Diego Rivera is very popular for its influence on American modern art. His art has become widespread in the 20th century and was collected by the Rockefellers, used in many galleries, and it remains the most expensive artist from Latin America to date.
Diego Rivera and his wife Frida Kahlo were among the most famous artists from Mexico, but they were not the only ones. You need to brush on your art education to rediscover abstract art and mural art as part and parcel of modern art. The Whitney Museum in New York revealed that there was a group of Mexican artists, who in fact shaped post-war modern art in the US.
The Mexican muralists made a very prolific influence on the creation of socially conscious art and modern street art in the year 1925 to 1945. A known curator of art said that they had the idea of an exhibition over ten years ago, however, it was their interest in Mexican art and culture that moved them to get on with the show and put it forward.
Modern Mexican Art Influence
It is a great time to evaluate the aesthetics, creativity, and innovation that sprung from the relationships between artists from the US and Mexico. They placed impetus on the physical and psychological borders that the current US administration is enforcing as between the neighboring countries.
The exhibition is aimed at tracing the Mexican art influence on their American counterparts; such as Jackson Pollock, Isamu Noguchi, Ben Shahn, and Thomas Hart Benton. Also, the groups of notable muralists under the Works Progress Administration, which is part and parcel of the Roosevelt’s New Deal to have Americans working in the Great Depression.
The show comprised of juxtapositioning Jackson Pollock with that of world-renown Mexican painter José Clemente Orozco. Jackson Pollock was highly moved by the latter’s ‘Prometheus’ mural in Pomona, California which he later on dubbed as the best painting in the western hemisphere.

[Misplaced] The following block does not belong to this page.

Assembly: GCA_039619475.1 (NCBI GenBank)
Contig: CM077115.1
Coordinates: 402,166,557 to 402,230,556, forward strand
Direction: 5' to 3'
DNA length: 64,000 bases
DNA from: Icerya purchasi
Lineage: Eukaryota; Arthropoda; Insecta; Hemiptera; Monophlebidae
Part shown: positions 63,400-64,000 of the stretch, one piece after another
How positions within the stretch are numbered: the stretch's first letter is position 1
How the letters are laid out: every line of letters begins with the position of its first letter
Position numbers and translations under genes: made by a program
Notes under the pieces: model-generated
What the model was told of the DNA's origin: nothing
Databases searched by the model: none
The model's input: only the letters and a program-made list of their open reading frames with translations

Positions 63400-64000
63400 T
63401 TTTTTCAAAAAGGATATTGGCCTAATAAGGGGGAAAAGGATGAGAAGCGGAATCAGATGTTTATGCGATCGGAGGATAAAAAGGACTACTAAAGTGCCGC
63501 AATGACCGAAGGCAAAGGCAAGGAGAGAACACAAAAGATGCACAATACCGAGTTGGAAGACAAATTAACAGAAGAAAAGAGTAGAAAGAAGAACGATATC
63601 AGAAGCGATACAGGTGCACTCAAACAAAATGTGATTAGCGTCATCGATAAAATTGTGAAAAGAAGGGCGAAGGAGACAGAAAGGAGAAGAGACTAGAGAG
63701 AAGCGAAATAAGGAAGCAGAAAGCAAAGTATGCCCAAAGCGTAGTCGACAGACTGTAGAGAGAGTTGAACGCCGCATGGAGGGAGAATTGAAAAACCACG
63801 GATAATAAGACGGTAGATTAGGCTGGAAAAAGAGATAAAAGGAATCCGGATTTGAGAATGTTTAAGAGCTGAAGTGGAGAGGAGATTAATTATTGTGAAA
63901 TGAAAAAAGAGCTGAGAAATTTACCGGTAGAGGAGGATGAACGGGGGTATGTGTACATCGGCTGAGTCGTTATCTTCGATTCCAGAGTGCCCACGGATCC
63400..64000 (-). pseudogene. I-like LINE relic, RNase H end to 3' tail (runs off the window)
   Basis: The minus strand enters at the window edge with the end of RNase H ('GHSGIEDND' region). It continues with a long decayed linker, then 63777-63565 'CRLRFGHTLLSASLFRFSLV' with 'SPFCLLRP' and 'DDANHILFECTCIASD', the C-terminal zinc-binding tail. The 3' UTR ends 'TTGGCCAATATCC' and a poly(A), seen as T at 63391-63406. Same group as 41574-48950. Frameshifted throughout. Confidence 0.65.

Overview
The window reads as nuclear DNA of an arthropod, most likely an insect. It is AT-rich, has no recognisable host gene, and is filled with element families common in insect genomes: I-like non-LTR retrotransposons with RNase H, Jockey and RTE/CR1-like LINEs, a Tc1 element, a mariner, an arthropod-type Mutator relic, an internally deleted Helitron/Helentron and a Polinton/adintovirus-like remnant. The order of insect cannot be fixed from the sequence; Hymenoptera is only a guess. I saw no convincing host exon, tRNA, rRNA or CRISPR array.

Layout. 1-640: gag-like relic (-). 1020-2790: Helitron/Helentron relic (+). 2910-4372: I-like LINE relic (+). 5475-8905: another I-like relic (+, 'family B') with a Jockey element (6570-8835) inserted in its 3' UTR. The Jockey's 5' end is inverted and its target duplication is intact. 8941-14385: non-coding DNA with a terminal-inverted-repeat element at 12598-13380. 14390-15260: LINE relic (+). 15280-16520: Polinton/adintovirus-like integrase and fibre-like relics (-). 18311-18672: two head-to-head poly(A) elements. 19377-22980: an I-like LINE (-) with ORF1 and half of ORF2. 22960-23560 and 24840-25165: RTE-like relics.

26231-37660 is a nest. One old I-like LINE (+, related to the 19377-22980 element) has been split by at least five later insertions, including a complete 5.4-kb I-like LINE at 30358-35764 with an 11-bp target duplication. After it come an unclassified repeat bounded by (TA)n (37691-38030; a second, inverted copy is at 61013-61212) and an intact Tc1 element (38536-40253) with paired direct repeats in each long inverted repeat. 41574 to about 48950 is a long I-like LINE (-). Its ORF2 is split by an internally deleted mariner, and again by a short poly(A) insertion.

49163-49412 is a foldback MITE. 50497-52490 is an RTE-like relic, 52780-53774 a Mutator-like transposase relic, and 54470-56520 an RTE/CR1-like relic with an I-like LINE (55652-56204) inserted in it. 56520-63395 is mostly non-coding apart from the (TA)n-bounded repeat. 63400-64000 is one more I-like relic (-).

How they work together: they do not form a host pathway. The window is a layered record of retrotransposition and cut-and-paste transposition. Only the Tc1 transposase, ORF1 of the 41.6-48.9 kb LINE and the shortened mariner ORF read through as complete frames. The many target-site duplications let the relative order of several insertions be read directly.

Mexican muralists created art that appeared modern and made subjects that matter most to everyday ordinary people. It was modern art that was widely known as accessible. As it depicts social and political subjects in the government building, seminaries, and schools, muralists were creating art that was 100% relevant and inviting, which is a stark contrast to the abstract expressionism that riled the American art scene for a decade. It is evident in the heroism of the working class people that were immortalized in the fresco called ‘The Uprising 1931.’ It showcases a woman gallantly fending off soldiers to shield her infant at her hips in the event of a labor strike.
After the ten-year Mexican revolution that ended around 1920, the muralist movement from Mexico emerged as President Alvaro Oregon created a public art program. The popular artists from the likes of Orozco, Rivera, and Siqueiros were provided walls to create murals that in large part cemented and fortified the heroism of Mexicans. The grandfather of street art Siqueiros, together with the 1960s Chicano Mural Movement in Latin America created brilliant frescos filled with fantastic artworks in entire America which were to date are known as the movers and shakers of American modern art.
1st and featured image from https://pixabay.com/photos/museum-art-mural-mus%C3%A9e-d-art-modern-398761/
2nd image from https://pixabay.com/photos/urban-art-graffiti-collage-2143183/